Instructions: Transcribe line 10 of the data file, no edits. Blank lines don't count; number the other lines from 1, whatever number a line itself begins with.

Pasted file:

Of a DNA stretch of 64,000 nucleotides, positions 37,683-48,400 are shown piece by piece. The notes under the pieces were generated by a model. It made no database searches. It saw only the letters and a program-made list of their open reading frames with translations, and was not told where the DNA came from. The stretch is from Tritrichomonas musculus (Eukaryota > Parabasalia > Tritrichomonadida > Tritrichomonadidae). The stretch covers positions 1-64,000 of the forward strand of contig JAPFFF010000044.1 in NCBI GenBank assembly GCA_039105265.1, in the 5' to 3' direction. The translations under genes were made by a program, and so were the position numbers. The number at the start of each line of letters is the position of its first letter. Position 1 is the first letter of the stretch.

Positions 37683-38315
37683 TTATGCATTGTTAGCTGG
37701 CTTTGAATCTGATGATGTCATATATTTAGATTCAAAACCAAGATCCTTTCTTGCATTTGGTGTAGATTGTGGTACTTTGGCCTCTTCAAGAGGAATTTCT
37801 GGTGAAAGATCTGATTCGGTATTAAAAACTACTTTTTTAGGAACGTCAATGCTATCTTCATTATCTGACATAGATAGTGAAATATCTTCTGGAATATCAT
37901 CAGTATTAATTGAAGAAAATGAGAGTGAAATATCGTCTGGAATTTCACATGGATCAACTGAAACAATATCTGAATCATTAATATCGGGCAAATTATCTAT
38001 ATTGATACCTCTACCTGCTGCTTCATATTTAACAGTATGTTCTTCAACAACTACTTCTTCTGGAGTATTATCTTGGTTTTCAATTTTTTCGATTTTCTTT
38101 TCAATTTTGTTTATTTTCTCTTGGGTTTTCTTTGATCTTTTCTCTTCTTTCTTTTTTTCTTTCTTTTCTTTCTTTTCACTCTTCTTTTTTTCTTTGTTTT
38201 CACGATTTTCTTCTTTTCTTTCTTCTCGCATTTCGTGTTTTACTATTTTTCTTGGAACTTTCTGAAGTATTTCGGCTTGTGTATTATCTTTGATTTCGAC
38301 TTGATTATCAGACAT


38301 TTGATTATCAGACAT